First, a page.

Gluten-free sourdough starter is different from gluten sourdough starter. Gluten-free sourdough starter needs to be feed twice a day whereas gluten starter is fed once a day. It, also, takes much more starter to bake gluten-free sourdough bread. For most gluten-free sourdough bread recipes, the dough is half starter and half gluten-free flour. Most wheat versions use a ratio of 1part starter to 3 or 4 part flour.) These two facts would be a reason to make a larger amount of the flour blend used in the starter mix.
Making the Sourdough Starter
My sourdough starter mix uses this flour blend:
97 grams (1 cup) teff flour
97 grams (1 cup) buckwheat flour } or 290 grams of one in this group ( I used all three as written)
97 grams (1 cup) amaranth flour
290 grams (2 cup) sorghum flour
290 grams (2 1/3 cup) millet flour
145 grams (1 cup) oat flour
229 grams (1 3/4 cup) bean flour } can be one kind or combination of bean flours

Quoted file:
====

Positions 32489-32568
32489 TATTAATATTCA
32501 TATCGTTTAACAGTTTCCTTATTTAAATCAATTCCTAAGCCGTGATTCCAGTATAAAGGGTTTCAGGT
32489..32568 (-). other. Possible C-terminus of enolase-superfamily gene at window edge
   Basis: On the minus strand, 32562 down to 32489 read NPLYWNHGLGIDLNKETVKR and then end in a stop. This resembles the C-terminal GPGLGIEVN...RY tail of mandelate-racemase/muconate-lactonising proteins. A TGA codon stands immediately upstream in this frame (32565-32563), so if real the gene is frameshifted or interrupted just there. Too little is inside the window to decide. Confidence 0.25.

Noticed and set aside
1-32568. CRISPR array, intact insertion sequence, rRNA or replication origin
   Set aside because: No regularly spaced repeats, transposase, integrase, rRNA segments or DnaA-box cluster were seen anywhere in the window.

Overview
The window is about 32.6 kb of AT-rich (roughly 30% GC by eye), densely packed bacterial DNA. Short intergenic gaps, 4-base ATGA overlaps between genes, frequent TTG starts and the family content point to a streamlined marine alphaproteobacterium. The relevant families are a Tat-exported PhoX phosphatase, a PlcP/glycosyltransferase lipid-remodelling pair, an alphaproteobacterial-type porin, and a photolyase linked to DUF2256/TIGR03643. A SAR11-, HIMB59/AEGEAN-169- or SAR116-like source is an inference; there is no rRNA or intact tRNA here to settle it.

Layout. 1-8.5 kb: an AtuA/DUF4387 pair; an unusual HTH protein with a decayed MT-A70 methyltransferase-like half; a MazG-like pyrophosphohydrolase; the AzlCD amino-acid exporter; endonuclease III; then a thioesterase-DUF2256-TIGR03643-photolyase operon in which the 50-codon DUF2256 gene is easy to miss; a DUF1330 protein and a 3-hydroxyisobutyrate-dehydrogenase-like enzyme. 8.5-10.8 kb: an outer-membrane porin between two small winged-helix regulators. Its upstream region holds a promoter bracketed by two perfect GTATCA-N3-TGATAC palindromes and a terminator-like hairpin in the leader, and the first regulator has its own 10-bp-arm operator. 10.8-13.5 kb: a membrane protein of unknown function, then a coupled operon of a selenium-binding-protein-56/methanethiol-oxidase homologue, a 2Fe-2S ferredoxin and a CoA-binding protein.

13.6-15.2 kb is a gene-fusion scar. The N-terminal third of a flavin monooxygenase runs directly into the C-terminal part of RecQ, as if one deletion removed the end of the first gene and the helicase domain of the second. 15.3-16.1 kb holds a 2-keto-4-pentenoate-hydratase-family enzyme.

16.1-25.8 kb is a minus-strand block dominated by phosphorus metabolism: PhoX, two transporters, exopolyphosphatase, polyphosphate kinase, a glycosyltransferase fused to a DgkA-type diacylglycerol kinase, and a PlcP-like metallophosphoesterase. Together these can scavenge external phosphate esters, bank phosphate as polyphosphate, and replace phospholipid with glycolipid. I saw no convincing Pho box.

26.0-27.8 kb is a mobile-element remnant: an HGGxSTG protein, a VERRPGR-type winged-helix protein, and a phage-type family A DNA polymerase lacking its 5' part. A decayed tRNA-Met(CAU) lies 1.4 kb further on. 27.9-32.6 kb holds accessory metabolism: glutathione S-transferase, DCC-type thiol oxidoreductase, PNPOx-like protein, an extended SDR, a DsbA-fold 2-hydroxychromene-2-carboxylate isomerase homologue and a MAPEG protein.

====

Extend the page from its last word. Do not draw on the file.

I've included the conversion for cups of flour but the more accurate measurement is grams. The conversions will give a smaller amount of the flour blend because I didn't include the extra teaspoons and tablespoons of flour needed for the accurate conversions. (It took some time to convince myself to use a metric scale but I found using a scale is much easier and faster than using volume measuring.)
When I make the above flour blend, I double the ingredients. Doubling the recipe gives a huge amount of flour blend but the starter needs to be fed everyday when on the counter; the flour will be used up quickly. If you would rather use other flours, check out these substitutions. If you like, brown rice flour can be substituted for the teff, buckwheat, and amaranth flours.